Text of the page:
The second thing that made me smile was some videos of the old Mary Tyler Moore Show from the 1970’s. That was a time of several important decisions and events in my life, and that whole decade has a very strong place in my memory — in mostly happy ways. One of my favorite memories is watching that show every week. This week, as a way of relaxing, I watched several hours of those old re-runs, and I was amazed at how much I laughed out loud at some of them. It was a fun experience.

The third thing that made me smile was getting back into the book I wrote for my great-nieces and nephews about 4 years go. I wrote the original story just for them, using all four of them as the main characters of the book: Taming The Dragon of Calvert Kingdom. I’m getting ready to let the book go into the marketplace now, and as I re-read it and remembered how thrilled they were to have a whole book written about them, it made me happy. I hope it make them as happy when the book is published for the rest of the world to read.

 

 


 

Weekend Coffee Share 6/24/18

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Hi, Everyone.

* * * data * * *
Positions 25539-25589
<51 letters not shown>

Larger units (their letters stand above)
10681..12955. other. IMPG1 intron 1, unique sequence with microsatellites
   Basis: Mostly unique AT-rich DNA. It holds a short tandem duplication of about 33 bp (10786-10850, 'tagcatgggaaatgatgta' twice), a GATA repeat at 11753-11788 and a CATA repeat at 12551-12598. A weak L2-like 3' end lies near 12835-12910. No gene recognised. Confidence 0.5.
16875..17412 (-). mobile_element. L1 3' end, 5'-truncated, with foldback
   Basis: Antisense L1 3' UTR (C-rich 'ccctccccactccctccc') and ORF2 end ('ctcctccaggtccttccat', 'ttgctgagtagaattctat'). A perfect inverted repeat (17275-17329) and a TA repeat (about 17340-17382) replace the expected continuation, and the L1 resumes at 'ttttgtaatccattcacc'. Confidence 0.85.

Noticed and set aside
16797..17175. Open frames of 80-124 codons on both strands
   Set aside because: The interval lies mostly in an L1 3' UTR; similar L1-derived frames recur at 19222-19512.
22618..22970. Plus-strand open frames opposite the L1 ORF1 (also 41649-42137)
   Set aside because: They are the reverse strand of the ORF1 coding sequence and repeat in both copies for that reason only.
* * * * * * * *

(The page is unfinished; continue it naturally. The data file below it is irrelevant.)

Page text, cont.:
If we were having coffee together today, I’d probably tell you that it’s been a  pretty busy and a very stressful week. I did manage to get several things done that needed doing, so I feel good about that. Today was a super busy day with church work. I preached at this morning’s service, and after the evening meeting, a few of us counseled with a young man who has had very serious problems with addictions and all of the attending horrors that go along with that lifestyle. But he gave his heart to the Lord tonight, and I expect he’ll see a great difference in his life from this point on.

This week has been my last week to prepare for my two creative writing classes coming up this term at John A Logan College. I’ll be teaching a writing fiction class and a writing non-fiction class. We always have more people sign up for the writing fiction classes, but I enjoy teaching both equally well. I think a lot of people just don’t have any idea how much fun and creativity is involved in writing non-fiction — or how wide and vast the arenas are for that kind of writing. I wish more people could get excited about it.

I also received a surprise gift of See’s Chocolates this week. Wow. That’s some of my favorite candy, and boy did I need it — with the stress and all.  After all, chocolate is the best antidote in the world for stress. And, of course, when you add a great cup of coffee with the chocolate, I am immediately transported to my “happy place.”